Linux Know-How provides a collection of introductory texts on often needed Linux skills.

Grep and regular expressions

NoteIf you are not on Linux

We use GNU grep in these examples, which supports extended regular expressions. GNU grep is the default on Linux systems. If you are working on proprietary systems, check with the -V option which version you are using. GNU grep can be downloaded from

Line and word anchors

From the previous example, we now exclusively want to display lines starting with the string "root":

cathy ~> grep ^root /etc/passwd

If we want to see which accounts have no shell assigned whatsoever, we search for lines ending in ":":

cathy ~> grep :$ /etc/passwd

To check that PATH is exported in ~/.bashrc, first select "export" lines and then search for lines starting with the string "PATH", so as not to display MANPATH and other possible paths:

cathy ~> grep export ~/.bashrc | grep '\<PATH'
  export PATH="/bin:/usr/lib/mh:/lib:/usr/bin:/usr/local/bin:/usr/ucb:/usr/dbin:$PATH"

Similarly, \> matches the end of a word.

If you want to find a string that is a separate word (enclosed by spaces), it is better use the -w, as in this example where we are displaying information for the root partition:

cathy ~> grep -w / /etc/fstab
LABEL=/                 /                       ext3    defaults        1 1

If this option is not used, all the lines from the file system table will be displayed.

Character classes

A bracket expression is a list of characters enclosed by "[" and "]". It matches any single character in that list; if the first character of the list is the caret, "^", then it matches any character NOT in the list. For example, the regular expression "[0123456789]" matches any single digit.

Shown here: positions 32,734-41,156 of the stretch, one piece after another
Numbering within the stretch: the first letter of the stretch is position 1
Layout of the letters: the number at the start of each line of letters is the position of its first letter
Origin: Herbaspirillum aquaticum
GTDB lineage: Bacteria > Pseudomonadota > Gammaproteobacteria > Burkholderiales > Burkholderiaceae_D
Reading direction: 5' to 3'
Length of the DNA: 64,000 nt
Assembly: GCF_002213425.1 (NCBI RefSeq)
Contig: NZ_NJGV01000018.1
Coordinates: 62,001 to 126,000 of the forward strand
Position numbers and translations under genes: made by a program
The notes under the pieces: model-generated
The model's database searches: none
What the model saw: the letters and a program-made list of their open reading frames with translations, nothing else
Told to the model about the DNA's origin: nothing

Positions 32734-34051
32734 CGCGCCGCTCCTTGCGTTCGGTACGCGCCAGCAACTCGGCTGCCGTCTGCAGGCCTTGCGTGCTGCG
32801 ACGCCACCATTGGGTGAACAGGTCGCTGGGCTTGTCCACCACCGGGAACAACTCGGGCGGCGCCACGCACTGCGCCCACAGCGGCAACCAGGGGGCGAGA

Within a bracket expression, a range expression consists of two characters separated by a hyphen. It matches any single character that sorts between the two characters, inclusive, using the locale's collating sequence and character set. For example, in the default C locale, "[a-d]" is equivalent to "[abcd]". Many locales sort characters in dictionary order, and in these locales "[a-d]" is typically not equivalent to "[abcd]"; it might be equivalent to "[aBbCcDd]", for example. To obtain the traditional interpretation of bracket expressions, you can use the C locale by setting the LC_ALL environment variable to the value "C".

Finally, certain named classes of characters are predefined within bracket expressions. See the grep man or info pages for more information about these predefined expressions.

cathy ~> grep [yf] /etc/group

cathy ~> ls *[1-9].xml
app1.xml  chap1.xml  chap2.xml  chap3.xml  chap4.xml

In the example, all the lines containing either a "y" or "f" character are first displayed, followed by an example of using a range with the ls command.


Use the "." for a single character match. If you want to get a list of all five-character English dictionary words starting with "c" and ending in "h" (handy for solving crosswords):

cathy ~> grep '\<c...h\>' /usr/share/dict/words

If you want to display lines containing the literal dot character, use the -F option to grep.

For matching multiple characters, use the asterisk. This example selects all words starting with "c" and ending in "h" from the system's dictionary:

cathy ~> grep '\<c.*h\>' /usr/share/dict/words
--output omitted--

If you want to find the literal asterisk character in a file or output, use grep -F:

cathy ~> grep * /etc/profile

cathy ~> grep -F '*' /etc/profile
for i in /etc/profile.d/*.sh ; do

Last Update: 2010-12-16